Post Tagged with "global"

Breakfast around the world

What’s for breakfast where you are? In some countries, sweet foods are the norm. In others, breakfast is always savoury. Sometimes it’s a light meal, other times it’s a filling dish that will keep you going for many hours.

Selected from our previous posts and photos posted in our Picture Postcards photo group, here’s what PocketCultures readers and contributors around the world are eating for breakfast.

Italy

cappuccino-e-brioche
Photo by Marcello

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January 12, 2011 16 comments

Children's games writing contest – you can be in our book!

Our Children’s games book is taking shape. We made a survey about what you’d like to see in the book, and all your great suggestions will help to make it better and more fun to use. At the moment, PocketCultures contributors from different parts of the world are writing about games played in their countries.

We know that PocketCultures readers live all over the world too, so we decided to hold a competition for you to tell us about favourite games in your country. Write about a game played by children where you live and your entry could be featured in our book!

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October 5, 2010 Comments disabled

Superstitions around the world

Do you have a lucky charm? Do you avoid calla lilies? Do you believe that to spill salt brings bad luck?

If you do, this article is for you. Here’s a round up of superstitions from different countries sent in by our contributors around the world:

Australia

Rebecca Kinsella wrote:

Australian Indigenous people believe in The Dreaming, a time when the Ancestral Beings moved across the earth, creating the animals, plants, rock formations and features of the landscape. Indigenous stories of creation are founded in Dreamtime myths and the supernatural. They form an integral part of Aboriginal spirituality, and in some areas there are separate beliefs for men and women.

Many Indigenous Australians are very superstitious people, and their connection with the land leads them to believe certain animal spirits can harm people. One belief is that killing a willy-wagtail bird makes the bird’s spirit angry; creating storms of violence that can kill people.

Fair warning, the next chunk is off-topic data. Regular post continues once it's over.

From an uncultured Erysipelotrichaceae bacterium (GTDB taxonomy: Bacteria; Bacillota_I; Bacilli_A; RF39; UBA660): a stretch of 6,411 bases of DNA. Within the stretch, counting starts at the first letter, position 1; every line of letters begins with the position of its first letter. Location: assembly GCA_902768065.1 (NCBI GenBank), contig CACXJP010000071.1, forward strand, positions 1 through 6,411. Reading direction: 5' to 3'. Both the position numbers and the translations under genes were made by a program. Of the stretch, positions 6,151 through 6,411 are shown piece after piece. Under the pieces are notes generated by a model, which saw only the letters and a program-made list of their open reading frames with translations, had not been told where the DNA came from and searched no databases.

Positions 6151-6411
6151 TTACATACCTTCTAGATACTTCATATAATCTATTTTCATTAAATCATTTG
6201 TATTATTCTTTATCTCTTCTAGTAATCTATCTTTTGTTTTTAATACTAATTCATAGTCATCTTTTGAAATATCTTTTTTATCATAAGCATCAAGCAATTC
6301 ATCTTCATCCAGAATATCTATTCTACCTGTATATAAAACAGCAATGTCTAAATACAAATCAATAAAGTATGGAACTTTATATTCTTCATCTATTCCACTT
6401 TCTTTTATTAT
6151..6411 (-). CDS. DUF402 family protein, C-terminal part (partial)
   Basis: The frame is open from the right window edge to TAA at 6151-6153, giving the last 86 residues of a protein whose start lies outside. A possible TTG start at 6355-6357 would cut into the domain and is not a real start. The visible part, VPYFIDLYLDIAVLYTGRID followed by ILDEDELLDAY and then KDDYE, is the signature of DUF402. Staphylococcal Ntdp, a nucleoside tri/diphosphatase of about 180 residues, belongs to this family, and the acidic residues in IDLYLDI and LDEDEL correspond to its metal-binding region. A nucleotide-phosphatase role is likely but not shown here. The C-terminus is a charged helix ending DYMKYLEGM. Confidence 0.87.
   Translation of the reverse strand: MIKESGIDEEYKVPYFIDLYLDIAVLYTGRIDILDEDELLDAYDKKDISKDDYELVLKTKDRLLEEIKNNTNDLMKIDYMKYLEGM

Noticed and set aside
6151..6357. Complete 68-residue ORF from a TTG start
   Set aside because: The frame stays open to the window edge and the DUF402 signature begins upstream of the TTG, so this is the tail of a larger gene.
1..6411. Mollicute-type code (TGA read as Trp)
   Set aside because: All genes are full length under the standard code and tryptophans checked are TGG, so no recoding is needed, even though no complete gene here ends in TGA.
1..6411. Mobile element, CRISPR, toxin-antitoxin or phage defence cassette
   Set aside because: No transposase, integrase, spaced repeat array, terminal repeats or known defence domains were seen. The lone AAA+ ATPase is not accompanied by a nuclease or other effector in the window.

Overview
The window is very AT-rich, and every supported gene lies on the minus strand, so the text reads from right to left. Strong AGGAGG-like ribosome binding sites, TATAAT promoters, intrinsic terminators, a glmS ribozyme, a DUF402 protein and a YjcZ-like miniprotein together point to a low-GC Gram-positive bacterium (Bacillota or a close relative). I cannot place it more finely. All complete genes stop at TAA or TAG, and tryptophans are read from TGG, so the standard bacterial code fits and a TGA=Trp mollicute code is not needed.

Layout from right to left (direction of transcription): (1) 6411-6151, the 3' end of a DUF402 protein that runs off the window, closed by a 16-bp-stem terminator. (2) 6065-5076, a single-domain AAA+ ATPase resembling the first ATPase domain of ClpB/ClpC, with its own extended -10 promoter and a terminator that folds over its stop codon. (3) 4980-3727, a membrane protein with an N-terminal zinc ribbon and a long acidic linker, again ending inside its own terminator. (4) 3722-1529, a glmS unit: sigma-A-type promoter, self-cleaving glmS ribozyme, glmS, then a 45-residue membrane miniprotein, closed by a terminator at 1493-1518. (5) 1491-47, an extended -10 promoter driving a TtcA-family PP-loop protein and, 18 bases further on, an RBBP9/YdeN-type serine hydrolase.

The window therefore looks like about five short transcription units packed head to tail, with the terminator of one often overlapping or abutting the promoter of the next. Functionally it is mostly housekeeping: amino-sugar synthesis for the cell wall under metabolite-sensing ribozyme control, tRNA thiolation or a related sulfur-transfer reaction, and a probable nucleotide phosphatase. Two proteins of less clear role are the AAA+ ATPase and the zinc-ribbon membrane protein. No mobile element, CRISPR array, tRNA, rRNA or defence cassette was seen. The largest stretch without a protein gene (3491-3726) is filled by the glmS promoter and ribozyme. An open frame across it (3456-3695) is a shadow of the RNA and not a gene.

Willy Wag Tail
Willy-wagtail

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August 18, 2010 33 comments

Help design our book

At PocketCultures we’re very excited about a project that we’ve been working on together: a book about Children’s games around the world.

As well as having fun writing the book, we hope you’ll have fun reading it too. So we’ve put together a short survey to find out more about what you’d like us to include.

We’d love to hear your feedback on the idea – the survey should take 5-10 minutes to complete. Thanks!

Take the survey here
.

Read more:
Kiss, hug or shake hands? Greeting people around the world
What is a global citizen? We asked, you answered
World travel bloggers and Lonely Planet

August 7, 2010 Comments disabled

What the World Cup can do to your health

Doctors at emergency rooms around the world are getting ready for the onslaught of heart attacks and other heart-related maladies. Who’s to blame? The World Cup!

Blowing vuvuzelas

The British Heart Foundation posted on their website a series of easy-to-follow tips that will help you keep your heart healthy. Some of the tips are watching the matches with friends and family, staying below the maximum recommended alcohol units (ahem!), or giving up smoking.

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June 10, 2010 6 comments

Global migration and Europe's population collapse

Around 16% of the world’s adults would like to move to another country. Most of them would like to move to the USA or Canada. Europe and Saudi Arabia are also popular would-be destinations.

This is good news for Europe, whose population is shrinking:

“Europe’s population is, right now, peaking, after more than six centuries of continuous growth. With each generation reproducing only half its number, this looks like the start of a ­continent-wide collapse in numbers. Some predict wipeout by 2100.”

If you already live abroad, you’re one of the lucky ones. Many cannot move to another country because they cannot get a visa, or they cannot get permission to work.

Immigration is nothing new. In fact one hundred years ago global migration was much higher than it is today.


Source

Countries and cities who welcome immigrants can become hubs of creativity and innovation. This makes sense, because recent studies show that living abroad makes you more creative. Mobile people are well equipped to deal with the challenges of globalisation in other ways, too.

But apart from these advantages, Europe’s looming population decline means there is room for more.

What do you think?

Read more:
Milleuristi: Europe’s losing generation
America’s changing work landscape
French bank embraces diversity

February 8, 2010 Comments disabled